Mission: The need is great, but so is faith
STEUBENVILLE — The need is great, and the numbers are high as Urban Mission Ministries prepares to provide Christmas gifts for area children and teens in need.
But while that might seem cause for angst and anxiety, Linda Costello smiled and chose “exciting” as the word to describe her feelings Monday as gift distributions start next week, despite collections falling behind the level of need.
“We have learned not to worry — don’t fret, because it will be provided for,” said Costello, the mission’s hunger services director.
“It’s out of our hands. We know who’s in charge,” she said.
Costello and Cynthia Lytle, community developer, compared notes Monday morning at the mission’s War Memorial Building at 423 North St., where the Christmas distribution will unfold from 8 a.m. to 2:30 p.m. Dec. 11-14 for families who have met the registration deadline.
Then comes Dec. 18 and 19, also from 8 a.m. to 2:30 p.m., for Santa’s Recycle Shop, designed to offer new or gently used toys for families who missed the sign-up deadline, but are encouraged to call Costello at (740) 282-2911.
The total number of children 12 and under and teens being provided for this Christmas through Urban Mission’s Christmas program is 1,120, according to Costello, a number higher than years past, especially with teen toiletry bags.
“We have over 300 total teens — more than ever,” Costello said.
While registration for assistance is Costello’s domain, area residents, businesses, churches or groups interested in providing gifts can contact Lytle at the (740) 314-8247 at the War Memorial Building. Unwrapped toys can be dropped off there during business hours from 9 a.m. to 4:30 p.m. Monday through Friday. So can toiletry items — everything from shampoo to deodorant.
Monetary donations can be provided with checks made payable to Urban Mission Ministries and “Christmas Kids” noted on the memo line. Gently used toys also would be appreciated in addition to holiday decorations or Christmas trees and items to wrap presents, such as gift wrap, tape and bows.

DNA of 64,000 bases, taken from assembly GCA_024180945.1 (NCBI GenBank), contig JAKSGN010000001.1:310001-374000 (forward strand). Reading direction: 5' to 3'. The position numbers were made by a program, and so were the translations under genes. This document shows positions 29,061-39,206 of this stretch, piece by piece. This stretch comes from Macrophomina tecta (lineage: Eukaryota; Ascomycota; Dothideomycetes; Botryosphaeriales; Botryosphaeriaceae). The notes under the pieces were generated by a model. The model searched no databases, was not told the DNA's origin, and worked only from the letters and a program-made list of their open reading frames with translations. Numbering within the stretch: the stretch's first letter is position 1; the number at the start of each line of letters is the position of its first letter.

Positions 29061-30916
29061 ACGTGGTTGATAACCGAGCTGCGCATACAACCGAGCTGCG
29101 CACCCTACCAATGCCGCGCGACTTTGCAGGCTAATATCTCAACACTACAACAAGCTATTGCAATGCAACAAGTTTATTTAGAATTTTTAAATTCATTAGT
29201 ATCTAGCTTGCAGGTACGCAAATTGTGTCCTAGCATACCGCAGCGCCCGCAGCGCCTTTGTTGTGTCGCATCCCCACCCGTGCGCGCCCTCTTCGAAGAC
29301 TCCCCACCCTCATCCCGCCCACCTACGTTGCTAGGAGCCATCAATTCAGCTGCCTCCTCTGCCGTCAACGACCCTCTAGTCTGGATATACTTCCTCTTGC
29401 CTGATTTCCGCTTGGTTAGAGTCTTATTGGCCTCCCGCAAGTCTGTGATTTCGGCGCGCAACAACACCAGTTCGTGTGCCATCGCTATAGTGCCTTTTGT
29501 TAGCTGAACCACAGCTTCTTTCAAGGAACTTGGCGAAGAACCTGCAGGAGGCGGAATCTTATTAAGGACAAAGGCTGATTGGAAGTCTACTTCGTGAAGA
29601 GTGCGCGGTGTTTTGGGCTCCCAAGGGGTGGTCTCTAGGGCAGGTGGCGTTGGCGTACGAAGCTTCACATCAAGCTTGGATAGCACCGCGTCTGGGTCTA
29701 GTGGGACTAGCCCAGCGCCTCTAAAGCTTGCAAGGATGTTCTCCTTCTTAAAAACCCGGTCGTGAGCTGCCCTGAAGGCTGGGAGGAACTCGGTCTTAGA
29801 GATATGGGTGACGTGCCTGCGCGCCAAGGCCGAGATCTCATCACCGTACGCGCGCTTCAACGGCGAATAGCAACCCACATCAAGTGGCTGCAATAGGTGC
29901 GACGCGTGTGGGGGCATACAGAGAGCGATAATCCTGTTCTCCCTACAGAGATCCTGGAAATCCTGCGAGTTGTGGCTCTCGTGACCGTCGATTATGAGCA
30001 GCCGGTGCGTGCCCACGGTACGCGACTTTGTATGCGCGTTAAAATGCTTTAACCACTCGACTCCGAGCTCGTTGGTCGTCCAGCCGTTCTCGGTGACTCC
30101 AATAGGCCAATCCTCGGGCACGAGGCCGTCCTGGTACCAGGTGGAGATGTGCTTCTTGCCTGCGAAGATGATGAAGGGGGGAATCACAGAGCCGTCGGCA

“We also welcome monetary donations, because what we end up doing is going shopping for the kids who have not been adopted by next week,” she said.
Lytle offered a rundown Monday of the number of children in various age groups who still need to be adopted.
“From birth to 2 years old, we still need 60 kids covered to be adopted or sponsored,” she said. “For 3-to-4 years old, 64 kids; ages 5-7, we still have 128; 8-9, 84; 10-12 is 114; and ages 13-18, it’s 195,” said Lytle, agreeing that the mission operates on faith, especially at Christmas.
“This is what we do every year,” Lytle said. “Traditionally, we have great needs toward the end, and it does take a lot of faith.”
The mission also counts on its volunteers.
“We do rely heavily on our volunteers this time of year to help us get things in, to get sorted and set up for the actual distribution days, and they’ll play a huge role in those two weeks,” Lytle said.
During the distributions in the War Memorial Building, recipients will be at liberty to visit the clothing shop for free items. The mission does not need, however, donations of clothing at this time.
Costello said the mission staff focuses on faith.
“We learn to depend on that, and then we have prayer times on Monday at the warehouse now,” she said. “We have to be together as a team with our staff and with our volunteers, too, because if one of us gets bummed, it goes down the line to everybody, so we try to stay focused. That’s where you have to put your thoughts,” she smiled, an index finger pointing heavenward.
“But it’s exciting watching it all come together and all unfold,” she said. “That’s the key, each of us and as a team, we have to stay focused.”